Publishers are killing full-content feeds because newsreaders haven’t given them a reason not to

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With all the noise on social media, Facebook dictating what we should and shouldn’t like, and Twitter chasing Facebook’s numbers and buying into its spiel, I’ve joined many others in heading back to newsreaders and feeds to find content I care about. The market has improved immensely in the wake of Google Reader’s fortunate demise, but publishers have also understandably begun to limit content in their feeds because for lack of good ways to monetize it, run a business, and pay writers a reasonable wage.
In other words: our newsreaders have improved by leaps and bounds in the past decade, but the feed business hasn’t improved one inch for publishers.

As both a reader and a writer, I honestly can’t blame more and more publishes for flipping the switch on things like limited or excerpt-only feeds. But I also believe this means there is a massive, untapped market that could benefit everyone involved.

Readability saw it a long time ago, and originally launched as a Netflix-like service that let readers pay websites for their content (a few missteps along the way relegated it to a read later also-ran). Google sees it, which is why it recently tossed Contributor against the wall to see if it will stick.

But newsreaders like Feedly, Feedbin, and Pocket are missing a massive opportunity to become couriers between publishers and readers who want to pay for content. They don’t want hideous websites filled with new-age popup ads—er, sorry: “JavaScript bullshit”—and social buttons and Taboola garbage, they want to read content with apps in a clean, gorgeous, comfortable, offline-able, and customizable setting, and they’re willing to pay for it.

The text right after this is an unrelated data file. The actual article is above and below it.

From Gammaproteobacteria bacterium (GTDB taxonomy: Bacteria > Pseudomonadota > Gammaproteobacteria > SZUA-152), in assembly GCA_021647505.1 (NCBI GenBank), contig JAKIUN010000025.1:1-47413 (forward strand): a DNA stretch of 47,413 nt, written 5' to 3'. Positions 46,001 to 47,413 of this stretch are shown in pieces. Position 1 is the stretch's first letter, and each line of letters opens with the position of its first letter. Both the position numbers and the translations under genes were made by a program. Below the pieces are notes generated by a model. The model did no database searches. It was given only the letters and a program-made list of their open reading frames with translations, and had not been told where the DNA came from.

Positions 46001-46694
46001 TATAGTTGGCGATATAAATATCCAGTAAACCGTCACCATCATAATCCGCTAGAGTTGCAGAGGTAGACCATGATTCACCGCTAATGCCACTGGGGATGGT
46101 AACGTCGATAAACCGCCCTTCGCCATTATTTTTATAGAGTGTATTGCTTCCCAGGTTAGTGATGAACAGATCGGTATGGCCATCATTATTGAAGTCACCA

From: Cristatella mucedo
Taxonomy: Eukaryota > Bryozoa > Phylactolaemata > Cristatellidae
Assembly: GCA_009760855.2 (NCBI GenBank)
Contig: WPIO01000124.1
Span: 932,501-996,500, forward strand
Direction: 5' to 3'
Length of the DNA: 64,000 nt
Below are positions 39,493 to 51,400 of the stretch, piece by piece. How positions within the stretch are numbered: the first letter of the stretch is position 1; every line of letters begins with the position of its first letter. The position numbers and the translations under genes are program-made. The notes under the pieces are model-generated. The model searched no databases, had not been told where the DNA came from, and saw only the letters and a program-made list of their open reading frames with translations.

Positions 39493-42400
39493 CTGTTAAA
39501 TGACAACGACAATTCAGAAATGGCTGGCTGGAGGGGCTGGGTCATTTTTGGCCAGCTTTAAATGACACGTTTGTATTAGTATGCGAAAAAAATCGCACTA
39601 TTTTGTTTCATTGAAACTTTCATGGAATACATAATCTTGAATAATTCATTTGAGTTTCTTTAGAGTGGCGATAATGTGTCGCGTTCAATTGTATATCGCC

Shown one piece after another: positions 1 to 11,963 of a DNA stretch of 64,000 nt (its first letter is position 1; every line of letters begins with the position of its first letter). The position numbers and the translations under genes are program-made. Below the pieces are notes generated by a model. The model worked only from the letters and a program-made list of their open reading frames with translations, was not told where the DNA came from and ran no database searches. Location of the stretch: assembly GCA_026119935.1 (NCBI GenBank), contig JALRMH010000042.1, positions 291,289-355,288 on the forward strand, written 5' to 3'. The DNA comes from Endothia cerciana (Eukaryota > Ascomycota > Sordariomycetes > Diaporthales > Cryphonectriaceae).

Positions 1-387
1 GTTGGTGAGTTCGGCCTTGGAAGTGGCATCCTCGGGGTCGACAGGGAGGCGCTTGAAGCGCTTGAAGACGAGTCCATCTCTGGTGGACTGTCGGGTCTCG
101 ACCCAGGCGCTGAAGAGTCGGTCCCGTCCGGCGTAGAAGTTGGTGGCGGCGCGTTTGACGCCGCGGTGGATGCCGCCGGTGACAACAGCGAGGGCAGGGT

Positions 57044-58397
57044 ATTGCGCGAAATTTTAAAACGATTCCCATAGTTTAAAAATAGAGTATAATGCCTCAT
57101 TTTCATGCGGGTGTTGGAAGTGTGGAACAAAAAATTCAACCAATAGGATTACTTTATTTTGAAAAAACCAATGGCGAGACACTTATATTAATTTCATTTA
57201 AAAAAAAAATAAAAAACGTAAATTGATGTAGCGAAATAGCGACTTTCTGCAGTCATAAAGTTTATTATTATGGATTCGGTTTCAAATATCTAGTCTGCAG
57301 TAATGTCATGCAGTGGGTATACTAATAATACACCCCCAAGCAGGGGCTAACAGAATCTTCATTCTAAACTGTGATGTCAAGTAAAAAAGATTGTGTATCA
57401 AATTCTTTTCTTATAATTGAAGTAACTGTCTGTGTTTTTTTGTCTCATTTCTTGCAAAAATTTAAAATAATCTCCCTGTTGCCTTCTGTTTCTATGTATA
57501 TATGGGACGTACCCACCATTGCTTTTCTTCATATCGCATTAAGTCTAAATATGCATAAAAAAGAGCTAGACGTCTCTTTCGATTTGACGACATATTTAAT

Why aren’t there newsreaders that let us pay—somewhere between the barrel-scraping price of Netflix and the premiums of New York Times and Wall Street Journal paywalls—to get full content feeds for all (or most of) the sites we care about, read-later services, and maybe even the ability to comment on articles?

The system could distrubite funds to participating members, clearly label participants so readers know who’s in, offer open enrollment for sites large and small, and fall back on providing limited-content feeds for sites that do not yet or choose not to participate. It would need a team of people that reach out to publishers to clue them into the future and get them on board. It would also need great apps.

Feedly and Digg immediately come to mind, Digg especially. It’s a decent feed reader and it has a smart ‘layer’ on top that surfaces interesting and trending articles from around the web. But whichever the app, this needs to happen.